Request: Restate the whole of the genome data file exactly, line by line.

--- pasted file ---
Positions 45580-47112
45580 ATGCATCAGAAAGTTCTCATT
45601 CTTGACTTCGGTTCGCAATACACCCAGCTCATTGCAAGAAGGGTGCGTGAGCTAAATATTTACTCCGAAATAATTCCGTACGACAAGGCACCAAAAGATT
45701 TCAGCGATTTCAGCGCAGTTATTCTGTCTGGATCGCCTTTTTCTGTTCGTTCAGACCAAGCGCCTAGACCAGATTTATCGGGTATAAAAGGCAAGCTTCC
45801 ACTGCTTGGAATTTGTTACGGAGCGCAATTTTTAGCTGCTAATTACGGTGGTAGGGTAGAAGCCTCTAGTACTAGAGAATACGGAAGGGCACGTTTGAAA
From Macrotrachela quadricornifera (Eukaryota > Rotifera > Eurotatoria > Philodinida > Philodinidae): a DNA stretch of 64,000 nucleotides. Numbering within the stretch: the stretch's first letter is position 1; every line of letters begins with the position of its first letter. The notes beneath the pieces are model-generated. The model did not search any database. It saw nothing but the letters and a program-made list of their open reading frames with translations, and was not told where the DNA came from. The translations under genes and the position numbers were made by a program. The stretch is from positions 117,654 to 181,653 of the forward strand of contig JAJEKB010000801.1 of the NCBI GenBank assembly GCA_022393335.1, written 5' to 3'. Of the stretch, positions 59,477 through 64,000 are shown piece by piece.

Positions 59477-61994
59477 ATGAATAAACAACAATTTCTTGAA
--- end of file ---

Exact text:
Positions 45580-47112
45580 ATGCATCAGAAAGTTCTCATT
45601 CTTGACTTCGGTTCGCAATACACCCAGCTCATTGCAAGAAGGGTGCGTGAGCTAAATATTTACTCCGAAATAATTCCGTACGACAAGGCACCAAAAGATT
45701 TCAGCGATTTCAGCGCAGTTATTCTGTCTGGATCGCCTTTTTCTGTTCGTTCAGACCAAGCGCCTAGACCAGATTTATCGGGTATAAAAGGCAAGCTTCC
45801 ACTGCTTGGAATTTGTTACGGAGCGCAATTTTTAGCTGCTAATTACGGTGGTAGGGTAGAAGCCTCTAGTACTAGAGAATACGGAAGGGCACGTTTGAAA
From Macrotrachela quadricornifera (Eukaryota > Rotifera > Eurotatoria > Philodinida > Philodinidae): a DNA stretch of 64,000 nucleotides. Numbering within the stretch: the stretch's first letter is position 1; every line of letters begins with the position of its first letter. The notes beneath the pieces are model-generated. The model did not search any database. It saw nothing but the letters and a program-made list of their open reading frames with translations, and was not told where the DNA came from. The translations under genes and the position numbers were made by a program. The stretch is from positions 117,654 to 181,653 of the forward strand of contig JAJEKB010000801.1 of the NCBI GenBank assembly GCA_022393335.1, written 5' to 3'. Of the stretch, positions 59,477 through 64,000 are shown piece by piece.

Positions 59477-61994
59477 ATGAATAAACAACAATTTCTTGAA